CCD cameras as thermal imaging devices in heat treatment processes

Research output: Contribution to journalConference articlepeer-review

13 Citations (Scopus)


In many industrial processes knowledge of the two-dimensional thermal distribution is of great importance. Conventional infrared based systems (MIR, FIR) provide very accurate results, but their quality also comes at high cost, and moreover these systems cannot always be properly applied in every case, e.g. due to problems concerning IRradiation absorption through certain IR-blocking materials such as inspection windows We present a "low cost" NIR thermal imaging device based on a grayscale CCD camera used in combination with image processing software applied to the thermal imaging of heated metal parts in a plasma reactor. The aim of this work is to measure the temperature distribution of objects at relatively low temperatures of approx. 350°C and below by applying image processing techniques, assuming constancy of temperature for a few seconds. Special emphasis is put on the influence of the emission factor, which plays an important role in the field of non-contact temperature measurements, especially when thermo-chemically processed surfaces are considered. In addition, the noise characteristics of the imaging system have to be taken into account to ensure reproducible results. The underlying imaging model and a camera characterization procedure based on the 'Photon Transfer Technique' are presented which are used to adjust the relevant parameters to predict the measurement limits of such systems.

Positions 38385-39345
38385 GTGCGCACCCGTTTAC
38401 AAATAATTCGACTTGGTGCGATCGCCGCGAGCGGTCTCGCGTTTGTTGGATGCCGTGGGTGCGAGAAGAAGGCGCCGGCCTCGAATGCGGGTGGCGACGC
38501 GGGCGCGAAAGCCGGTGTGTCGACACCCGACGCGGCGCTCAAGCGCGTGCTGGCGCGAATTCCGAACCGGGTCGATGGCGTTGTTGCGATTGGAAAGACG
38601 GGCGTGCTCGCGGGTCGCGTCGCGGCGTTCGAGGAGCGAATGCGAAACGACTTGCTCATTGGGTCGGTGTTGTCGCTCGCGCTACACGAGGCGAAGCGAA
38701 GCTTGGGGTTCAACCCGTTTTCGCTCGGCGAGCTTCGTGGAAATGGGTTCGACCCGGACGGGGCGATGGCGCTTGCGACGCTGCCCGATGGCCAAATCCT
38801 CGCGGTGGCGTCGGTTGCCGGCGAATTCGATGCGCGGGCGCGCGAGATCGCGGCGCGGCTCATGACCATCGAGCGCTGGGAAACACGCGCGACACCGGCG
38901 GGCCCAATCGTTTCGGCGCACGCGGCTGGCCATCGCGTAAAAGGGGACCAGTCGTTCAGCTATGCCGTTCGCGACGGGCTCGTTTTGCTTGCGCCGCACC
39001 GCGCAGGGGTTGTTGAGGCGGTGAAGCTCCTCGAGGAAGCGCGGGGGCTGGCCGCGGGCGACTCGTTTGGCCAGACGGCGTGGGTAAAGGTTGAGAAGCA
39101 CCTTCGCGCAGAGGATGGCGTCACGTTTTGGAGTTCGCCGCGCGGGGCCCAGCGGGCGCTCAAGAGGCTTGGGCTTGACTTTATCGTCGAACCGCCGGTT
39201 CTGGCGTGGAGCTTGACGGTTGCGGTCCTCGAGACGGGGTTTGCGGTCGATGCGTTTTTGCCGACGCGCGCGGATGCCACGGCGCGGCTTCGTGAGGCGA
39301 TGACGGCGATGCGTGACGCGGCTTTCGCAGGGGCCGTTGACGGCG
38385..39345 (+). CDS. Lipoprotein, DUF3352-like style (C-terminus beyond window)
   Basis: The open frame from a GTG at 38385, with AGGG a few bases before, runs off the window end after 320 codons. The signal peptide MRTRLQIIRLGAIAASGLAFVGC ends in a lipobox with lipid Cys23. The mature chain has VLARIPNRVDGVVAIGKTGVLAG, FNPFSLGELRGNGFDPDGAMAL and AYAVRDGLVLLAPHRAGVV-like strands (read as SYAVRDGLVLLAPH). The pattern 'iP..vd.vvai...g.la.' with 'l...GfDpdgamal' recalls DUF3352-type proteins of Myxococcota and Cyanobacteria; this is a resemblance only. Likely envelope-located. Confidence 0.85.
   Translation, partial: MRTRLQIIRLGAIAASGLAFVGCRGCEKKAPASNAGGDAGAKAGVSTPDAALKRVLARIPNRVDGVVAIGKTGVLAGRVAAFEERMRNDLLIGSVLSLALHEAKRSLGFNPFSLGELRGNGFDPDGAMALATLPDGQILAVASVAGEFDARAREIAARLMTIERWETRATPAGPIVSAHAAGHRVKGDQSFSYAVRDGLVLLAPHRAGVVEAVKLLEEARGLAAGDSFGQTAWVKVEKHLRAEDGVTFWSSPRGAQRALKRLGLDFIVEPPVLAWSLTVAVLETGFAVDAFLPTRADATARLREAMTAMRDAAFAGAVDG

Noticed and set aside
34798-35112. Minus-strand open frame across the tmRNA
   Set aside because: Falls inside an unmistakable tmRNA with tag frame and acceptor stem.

Original languageEnglish
Pages (from-to)81-89
Number of pages9
JournalProceedings of SPIE - The International Society for Optical Engineering
Publication statusPublished - 2004
EventMachine Vision Applications in Industrial Inspection XII - San Jose, CA, United States
Duration: 21 Jan 200422 Jan 2004


  • CCD camera
  • Image processing
  • Temperature measurement
  • Thermal imaging


Dive into the research topics of 'CCD cameras as thermal imaging devices in heat treatment processes'. Together they form a unique fingerprint.

Cite this